IDI – Story challenge, what a great idea! What are you working on now? Can we get a peek, an excerpt maybe to tickle our taste buds?
JP – I’m currently working on another short story I plan to self publish. It would be part of a series where certain characters, those who have small appearances, would weave in and out of the larger tale. Think of Kevin Smith’s characters Jay and Silent Bob. Though they have their own movie, they made small appearances in most of his movies serving as a link to its fictional universe. That’s what I’m doing here. Anyway, the story I’m working on now involves a bar owner who is part of an organization and hasn’t been keeping up with his payments to his boss. As a result, his boss is seeking retribution. The first line says it all.
“Tim, your place is going to be robbed tonight.”
The interesting part about this heist is how it takes place and that Tim, the main character of the story, knows it’s going to happen and takes action to stop it from occurring. Despite Tim’s efforts, he has a surprise coming to him I wish I could share, but you’ll have to wait a little longer.
IDI – What do you do when you’re not writing?
JP – I’m busy. I tend to focus my free time with my family, when I’m not at my day job or writing, I’m scurrying my kids to football, baseball, dancing, piano teachers, band practices, and so on. My kids are at the age where they’re trying out all kinds of things to see what they are good at, which is awesome and taxing at the same time. So, when I do get time to write I take it.
IDI – Hands down, bar none, all time favorite book.
JP – There are two books I would consider my all time favorite. Kurt Vonnegut’s “Timequake” and Donna Tartt’s “The Secret History” are the two books I have re-read several times. “Timequake” changed the way I wrote back when I was a journalist. It’s concise sentence structure and tone of the book was really eye-opening for me especially how he weaved fiction and non-fiction throughout the story. “The Secret History” ties for this spot because of the main character in the novel. When I first read it I was at a new college with very few friends. Much like the main character I formed friendships that shaped the person I am now. Granted, we didn’t become involved with murder, but the bonds we shared and the story itself paralleled my own life.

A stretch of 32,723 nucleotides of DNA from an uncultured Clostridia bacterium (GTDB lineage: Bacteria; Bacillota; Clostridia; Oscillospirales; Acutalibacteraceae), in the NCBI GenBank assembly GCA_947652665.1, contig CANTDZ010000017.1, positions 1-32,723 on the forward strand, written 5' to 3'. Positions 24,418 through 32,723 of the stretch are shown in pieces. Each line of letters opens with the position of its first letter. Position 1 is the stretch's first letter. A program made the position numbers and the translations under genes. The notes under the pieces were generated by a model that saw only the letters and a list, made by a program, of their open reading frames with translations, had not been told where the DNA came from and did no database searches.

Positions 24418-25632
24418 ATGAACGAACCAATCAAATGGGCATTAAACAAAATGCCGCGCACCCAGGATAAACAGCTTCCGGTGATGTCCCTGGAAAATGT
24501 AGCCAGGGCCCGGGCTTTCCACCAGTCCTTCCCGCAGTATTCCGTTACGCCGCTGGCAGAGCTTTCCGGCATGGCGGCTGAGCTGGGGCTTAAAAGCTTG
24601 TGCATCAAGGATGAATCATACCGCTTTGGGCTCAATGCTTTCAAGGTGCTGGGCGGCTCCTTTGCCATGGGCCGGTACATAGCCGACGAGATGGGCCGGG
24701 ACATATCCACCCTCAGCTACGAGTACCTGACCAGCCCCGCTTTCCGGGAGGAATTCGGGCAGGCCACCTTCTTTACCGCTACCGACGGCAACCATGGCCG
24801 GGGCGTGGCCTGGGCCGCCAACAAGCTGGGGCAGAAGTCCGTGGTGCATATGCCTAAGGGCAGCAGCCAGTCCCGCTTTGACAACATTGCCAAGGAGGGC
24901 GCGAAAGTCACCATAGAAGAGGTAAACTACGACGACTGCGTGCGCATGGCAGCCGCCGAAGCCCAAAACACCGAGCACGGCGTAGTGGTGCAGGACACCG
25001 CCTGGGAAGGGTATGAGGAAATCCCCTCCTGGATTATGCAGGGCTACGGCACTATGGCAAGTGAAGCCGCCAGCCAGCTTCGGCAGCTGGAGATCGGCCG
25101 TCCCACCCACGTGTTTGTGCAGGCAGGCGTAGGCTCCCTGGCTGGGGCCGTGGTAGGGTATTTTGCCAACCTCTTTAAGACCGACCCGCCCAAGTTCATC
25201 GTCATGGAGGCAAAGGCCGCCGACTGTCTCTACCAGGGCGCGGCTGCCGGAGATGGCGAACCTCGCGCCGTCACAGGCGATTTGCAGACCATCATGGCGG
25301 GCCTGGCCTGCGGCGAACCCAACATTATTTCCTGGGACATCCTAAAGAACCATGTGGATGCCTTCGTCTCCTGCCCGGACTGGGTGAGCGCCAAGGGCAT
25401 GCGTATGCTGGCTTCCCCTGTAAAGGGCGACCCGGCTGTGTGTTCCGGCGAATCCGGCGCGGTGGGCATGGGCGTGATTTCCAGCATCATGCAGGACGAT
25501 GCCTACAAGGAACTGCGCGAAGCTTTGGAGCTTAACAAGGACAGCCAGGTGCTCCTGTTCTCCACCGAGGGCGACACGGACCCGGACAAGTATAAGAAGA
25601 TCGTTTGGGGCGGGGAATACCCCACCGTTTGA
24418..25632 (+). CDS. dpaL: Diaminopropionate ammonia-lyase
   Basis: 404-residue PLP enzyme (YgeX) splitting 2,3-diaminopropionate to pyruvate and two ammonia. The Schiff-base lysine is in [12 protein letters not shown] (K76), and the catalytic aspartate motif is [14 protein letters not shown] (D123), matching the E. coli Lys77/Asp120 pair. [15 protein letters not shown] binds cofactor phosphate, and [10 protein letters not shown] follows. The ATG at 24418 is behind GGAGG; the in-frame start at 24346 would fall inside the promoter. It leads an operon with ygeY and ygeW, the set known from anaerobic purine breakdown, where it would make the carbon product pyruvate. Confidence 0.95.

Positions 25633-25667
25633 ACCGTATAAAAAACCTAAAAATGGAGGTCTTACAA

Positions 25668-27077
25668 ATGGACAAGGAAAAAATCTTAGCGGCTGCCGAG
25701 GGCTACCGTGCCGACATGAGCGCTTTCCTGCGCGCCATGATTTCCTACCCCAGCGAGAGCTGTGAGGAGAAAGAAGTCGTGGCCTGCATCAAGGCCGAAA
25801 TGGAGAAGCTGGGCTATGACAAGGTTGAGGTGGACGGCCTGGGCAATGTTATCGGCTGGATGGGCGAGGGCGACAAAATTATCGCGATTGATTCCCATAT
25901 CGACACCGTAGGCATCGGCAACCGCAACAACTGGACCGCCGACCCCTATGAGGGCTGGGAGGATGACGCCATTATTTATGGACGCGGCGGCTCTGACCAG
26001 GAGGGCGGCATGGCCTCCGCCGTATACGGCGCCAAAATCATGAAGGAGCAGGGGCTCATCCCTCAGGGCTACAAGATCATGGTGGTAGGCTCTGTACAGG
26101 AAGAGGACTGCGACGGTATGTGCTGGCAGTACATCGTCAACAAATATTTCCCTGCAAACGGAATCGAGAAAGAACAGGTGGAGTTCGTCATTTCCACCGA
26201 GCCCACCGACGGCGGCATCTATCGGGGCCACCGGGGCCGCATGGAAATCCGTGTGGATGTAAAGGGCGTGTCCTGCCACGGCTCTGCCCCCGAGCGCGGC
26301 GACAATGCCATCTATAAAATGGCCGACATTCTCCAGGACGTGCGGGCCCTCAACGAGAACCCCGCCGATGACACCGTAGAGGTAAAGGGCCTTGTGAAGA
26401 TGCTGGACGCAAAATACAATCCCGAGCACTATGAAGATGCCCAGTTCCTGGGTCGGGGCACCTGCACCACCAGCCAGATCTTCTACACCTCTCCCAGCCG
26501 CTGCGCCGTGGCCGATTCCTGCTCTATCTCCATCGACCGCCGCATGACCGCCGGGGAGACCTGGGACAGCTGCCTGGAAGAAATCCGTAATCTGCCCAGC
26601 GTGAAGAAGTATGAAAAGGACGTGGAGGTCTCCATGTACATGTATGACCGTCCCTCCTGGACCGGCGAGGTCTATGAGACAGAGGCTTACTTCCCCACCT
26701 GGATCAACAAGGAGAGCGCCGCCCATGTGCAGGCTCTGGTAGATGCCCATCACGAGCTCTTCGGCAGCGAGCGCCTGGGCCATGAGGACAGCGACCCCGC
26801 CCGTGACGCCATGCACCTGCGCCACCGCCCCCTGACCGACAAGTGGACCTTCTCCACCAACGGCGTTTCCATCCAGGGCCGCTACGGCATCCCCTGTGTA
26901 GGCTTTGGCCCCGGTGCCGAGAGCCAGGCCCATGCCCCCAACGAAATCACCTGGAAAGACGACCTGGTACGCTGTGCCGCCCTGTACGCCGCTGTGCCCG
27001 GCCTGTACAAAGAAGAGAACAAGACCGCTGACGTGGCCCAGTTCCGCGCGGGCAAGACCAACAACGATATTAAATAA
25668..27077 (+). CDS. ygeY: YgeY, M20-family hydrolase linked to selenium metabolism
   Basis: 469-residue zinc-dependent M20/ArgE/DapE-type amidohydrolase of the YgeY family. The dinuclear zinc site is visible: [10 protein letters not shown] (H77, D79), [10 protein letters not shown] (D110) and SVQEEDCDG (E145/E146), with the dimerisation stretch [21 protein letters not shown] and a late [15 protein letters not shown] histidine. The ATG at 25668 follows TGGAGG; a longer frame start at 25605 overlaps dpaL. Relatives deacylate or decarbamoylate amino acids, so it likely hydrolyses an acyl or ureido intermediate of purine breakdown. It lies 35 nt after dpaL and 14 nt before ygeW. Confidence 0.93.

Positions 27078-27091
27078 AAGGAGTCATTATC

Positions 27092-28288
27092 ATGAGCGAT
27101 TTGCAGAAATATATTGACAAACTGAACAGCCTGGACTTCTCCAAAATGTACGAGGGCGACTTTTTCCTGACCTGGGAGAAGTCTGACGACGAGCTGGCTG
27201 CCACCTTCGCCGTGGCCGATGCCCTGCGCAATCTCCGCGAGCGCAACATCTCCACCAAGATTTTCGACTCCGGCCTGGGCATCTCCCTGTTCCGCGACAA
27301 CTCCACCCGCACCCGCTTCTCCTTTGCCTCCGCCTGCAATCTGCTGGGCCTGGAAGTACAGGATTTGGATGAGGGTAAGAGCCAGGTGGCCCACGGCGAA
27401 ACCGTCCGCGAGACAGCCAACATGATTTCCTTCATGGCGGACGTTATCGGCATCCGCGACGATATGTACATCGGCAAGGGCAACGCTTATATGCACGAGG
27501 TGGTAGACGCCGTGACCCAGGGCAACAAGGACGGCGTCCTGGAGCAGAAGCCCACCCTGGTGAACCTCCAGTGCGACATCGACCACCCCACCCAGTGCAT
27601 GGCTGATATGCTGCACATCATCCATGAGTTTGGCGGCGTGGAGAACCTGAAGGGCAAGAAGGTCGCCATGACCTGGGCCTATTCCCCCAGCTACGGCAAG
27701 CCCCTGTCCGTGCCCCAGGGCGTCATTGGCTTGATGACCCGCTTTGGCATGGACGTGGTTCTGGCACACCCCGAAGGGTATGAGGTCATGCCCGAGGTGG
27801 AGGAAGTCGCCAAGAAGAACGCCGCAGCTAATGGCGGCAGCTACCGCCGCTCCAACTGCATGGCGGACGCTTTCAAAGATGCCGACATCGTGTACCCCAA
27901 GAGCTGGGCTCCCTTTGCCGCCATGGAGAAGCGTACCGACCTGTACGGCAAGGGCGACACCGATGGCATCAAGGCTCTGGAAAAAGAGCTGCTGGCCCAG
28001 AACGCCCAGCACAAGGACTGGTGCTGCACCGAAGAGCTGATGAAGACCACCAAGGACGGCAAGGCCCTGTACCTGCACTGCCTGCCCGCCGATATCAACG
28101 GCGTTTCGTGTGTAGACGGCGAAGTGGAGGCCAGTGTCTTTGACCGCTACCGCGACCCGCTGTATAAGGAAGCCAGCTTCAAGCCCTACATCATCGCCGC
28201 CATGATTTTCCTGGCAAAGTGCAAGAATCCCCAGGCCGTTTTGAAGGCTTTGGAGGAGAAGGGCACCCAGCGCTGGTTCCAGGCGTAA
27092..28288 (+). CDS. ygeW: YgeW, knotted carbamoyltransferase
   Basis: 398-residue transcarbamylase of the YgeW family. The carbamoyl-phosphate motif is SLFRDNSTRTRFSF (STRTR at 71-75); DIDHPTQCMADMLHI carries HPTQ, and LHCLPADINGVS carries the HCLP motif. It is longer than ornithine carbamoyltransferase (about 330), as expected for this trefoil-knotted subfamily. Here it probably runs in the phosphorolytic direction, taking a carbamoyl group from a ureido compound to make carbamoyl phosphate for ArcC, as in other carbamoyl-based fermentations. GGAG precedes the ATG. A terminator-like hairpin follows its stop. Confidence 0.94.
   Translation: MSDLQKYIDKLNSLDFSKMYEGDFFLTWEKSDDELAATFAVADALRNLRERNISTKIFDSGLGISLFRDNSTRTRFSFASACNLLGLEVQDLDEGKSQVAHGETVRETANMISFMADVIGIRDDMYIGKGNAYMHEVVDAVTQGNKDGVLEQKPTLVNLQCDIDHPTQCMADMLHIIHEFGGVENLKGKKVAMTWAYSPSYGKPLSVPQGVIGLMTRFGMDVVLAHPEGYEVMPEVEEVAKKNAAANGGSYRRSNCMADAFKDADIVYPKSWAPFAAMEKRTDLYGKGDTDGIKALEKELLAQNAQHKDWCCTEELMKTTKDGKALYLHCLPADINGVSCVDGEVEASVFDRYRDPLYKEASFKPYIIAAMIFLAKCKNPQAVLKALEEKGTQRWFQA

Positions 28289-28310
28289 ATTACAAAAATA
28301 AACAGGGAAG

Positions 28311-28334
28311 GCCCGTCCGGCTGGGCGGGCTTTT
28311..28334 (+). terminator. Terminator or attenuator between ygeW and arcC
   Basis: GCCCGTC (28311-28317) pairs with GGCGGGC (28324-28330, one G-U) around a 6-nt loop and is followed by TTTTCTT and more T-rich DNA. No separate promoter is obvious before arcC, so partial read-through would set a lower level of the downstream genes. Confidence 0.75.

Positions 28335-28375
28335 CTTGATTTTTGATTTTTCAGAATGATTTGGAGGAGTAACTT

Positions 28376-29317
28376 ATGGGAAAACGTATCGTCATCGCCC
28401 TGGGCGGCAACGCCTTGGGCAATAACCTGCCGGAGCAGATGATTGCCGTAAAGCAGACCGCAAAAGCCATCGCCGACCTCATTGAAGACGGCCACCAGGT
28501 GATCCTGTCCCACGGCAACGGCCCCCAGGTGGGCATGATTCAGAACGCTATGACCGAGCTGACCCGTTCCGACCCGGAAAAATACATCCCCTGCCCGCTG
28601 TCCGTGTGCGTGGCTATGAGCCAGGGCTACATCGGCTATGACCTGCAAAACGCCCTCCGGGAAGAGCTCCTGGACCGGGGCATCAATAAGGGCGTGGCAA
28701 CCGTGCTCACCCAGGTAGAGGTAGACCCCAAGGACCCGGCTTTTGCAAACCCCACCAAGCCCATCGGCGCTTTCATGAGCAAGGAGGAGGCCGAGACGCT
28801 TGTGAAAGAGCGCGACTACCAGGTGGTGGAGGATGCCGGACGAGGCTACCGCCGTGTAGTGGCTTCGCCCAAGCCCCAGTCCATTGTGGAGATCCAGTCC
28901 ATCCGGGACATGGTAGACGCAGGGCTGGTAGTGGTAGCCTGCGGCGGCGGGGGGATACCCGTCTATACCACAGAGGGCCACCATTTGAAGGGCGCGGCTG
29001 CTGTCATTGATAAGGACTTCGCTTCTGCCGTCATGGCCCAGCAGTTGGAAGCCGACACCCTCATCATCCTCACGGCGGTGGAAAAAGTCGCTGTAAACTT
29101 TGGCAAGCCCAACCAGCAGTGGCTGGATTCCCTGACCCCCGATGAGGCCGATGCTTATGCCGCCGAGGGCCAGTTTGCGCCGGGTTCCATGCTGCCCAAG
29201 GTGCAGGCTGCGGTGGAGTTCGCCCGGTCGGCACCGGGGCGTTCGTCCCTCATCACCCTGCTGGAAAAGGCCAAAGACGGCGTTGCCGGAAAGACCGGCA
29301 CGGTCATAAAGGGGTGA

IDI – What advice would you give to new or unpublished authors?
JP – The only advice I can really give anyone when it comes to writing, whether it’s fiction, blogging, or whatever is to keep writing. Keep trying. Keep at it. I have to tell myself this. I have a self-published short story, but I do want to be traditionally published as well. If I want to become published through traditional methods I have to keep honing my craft and putting myself, and my work, out there. I’m normally a shy person so even this is out of my comfort zone, but that’s what makes this a remarkable thing. If I’m going to accomplish my dreams then I have to do something about it, and that goes for everyone else. Don’t become bogged down in excuses. Step out of the norm and get something done.
IDI – Although this interview focused on your writing, I’d like to let my readers know that you are also a graphic designer, husband, father, and you have a day job, which makes me even more appreciative that you made the time to talk with me.
JP – It was my pleasure, Kathy. Thank you for having me.
“Frank Winston,” a short story set in southern Louisiana about two grumpy old ex-cons who give each other as much trouble as they get into. Enjoy the blurb:
Two elderly ex-cons, Frank and Winston, attempt to make some extra money with the recent purchase of a customized used van. Curt Ferrero, a mid level gangster who has been stealing from his boss, recruits the men to transport some stolen goods to a buyer. As the owner of the stolen items learns of Ferrero’s plans he decides to put an end to Ferrero’s ways. Frank and Winston are now caught in the middle of an internal squabble in the mob that these grumpy old men don’t want to be a part of. They just want some extra cash, but will they be able get out without getting into trouble?
Jacob Power lives in West Monroe, LA with his wife, three children, and two dogs. He is a native of Louisiana and enjoys traveling, hiking, reading, and writing when he can ever find time to do so. His short story “Frank Winston,” is the first installment of a short story series he is creating. Visit www.JPowerDesign.com for more information, samples of his writing, and portfolio of his graphic design work.
You can follow Jacob on twitter:@PowerJacobE
“Frank Winston” is available here.